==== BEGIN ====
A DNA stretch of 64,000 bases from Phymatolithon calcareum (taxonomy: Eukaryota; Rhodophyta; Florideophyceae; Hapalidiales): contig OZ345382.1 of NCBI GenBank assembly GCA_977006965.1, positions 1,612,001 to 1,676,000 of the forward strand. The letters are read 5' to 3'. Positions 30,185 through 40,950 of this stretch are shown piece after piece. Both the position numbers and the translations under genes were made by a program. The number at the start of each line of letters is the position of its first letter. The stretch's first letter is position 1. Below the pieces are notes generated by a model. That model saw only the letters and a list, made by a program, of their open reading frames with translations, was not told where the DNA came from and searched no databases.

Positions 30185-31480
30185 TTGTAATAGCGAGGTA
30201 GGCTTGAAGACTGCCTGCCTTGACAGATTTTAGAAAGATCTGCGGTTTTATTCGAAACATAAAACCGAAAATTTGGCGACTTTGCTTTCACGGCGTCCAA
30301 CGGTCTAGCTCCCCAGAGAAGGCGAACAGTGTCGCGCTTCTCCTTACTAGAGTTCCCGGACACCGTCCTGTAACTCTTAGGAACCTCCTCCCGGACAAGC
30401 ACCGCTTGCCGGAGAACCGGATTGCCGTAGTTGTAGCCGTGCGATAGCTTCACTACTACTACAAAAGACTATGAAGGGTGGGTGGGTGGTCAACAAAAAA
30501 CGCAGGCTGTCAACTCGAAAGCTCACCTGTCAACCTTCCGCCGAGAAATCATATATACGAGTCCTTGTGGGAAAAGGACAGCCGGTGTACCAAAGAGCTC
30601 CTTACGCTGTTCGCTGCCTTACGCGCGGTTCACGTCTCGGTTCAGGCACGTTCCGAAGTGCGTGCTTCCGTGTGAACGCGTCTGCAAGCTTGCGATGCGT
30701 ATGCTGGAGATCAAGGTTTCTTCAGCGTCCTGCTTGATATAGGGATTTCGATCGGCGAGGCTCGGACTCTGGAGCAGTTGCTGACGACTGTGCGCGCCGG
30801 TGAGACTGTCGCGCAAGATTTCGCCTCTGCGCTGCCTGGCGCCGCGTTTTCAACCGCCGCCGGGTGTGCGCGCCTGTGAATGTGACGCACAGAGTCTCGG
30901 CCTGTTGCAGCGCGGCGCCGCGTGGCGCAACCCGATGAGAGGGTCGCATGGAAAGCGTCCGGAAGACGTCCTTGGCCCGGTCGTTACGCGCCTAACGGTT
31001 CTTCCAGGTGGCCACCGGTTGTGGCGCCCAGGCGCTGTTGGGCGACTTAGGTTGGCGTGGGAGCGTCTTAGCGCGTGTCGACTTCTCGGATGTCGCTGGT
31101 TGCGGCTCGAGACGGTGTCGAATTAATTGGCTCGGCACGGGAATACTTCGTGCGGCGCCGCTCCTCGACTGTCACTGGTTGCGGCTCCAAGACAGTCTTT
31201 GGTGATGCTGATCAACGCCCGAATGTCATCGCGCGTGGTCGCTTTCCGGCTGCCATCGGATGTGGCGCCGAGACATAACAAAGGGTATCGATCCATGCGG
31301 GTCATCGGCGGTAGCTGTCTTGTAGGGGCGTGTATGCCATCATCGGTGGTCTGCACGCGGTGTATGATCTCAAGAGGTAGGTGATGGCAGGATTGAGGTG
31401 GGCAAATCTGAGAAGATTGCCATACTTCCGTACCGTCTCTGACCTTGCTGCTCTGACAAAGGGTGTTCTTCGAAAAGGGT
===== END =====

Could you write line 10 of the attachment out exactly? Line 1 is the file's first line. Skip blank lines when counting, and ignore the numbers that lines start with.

30801 TGAGACTGTCGCGCAAGATTTCGCCTCTGCGCTGCCTGGCGCCGCGTTTTCAACCGCCGCCGGGTGTGCGCGCCTGTGAATGTGACGCACAGAGTCTCGG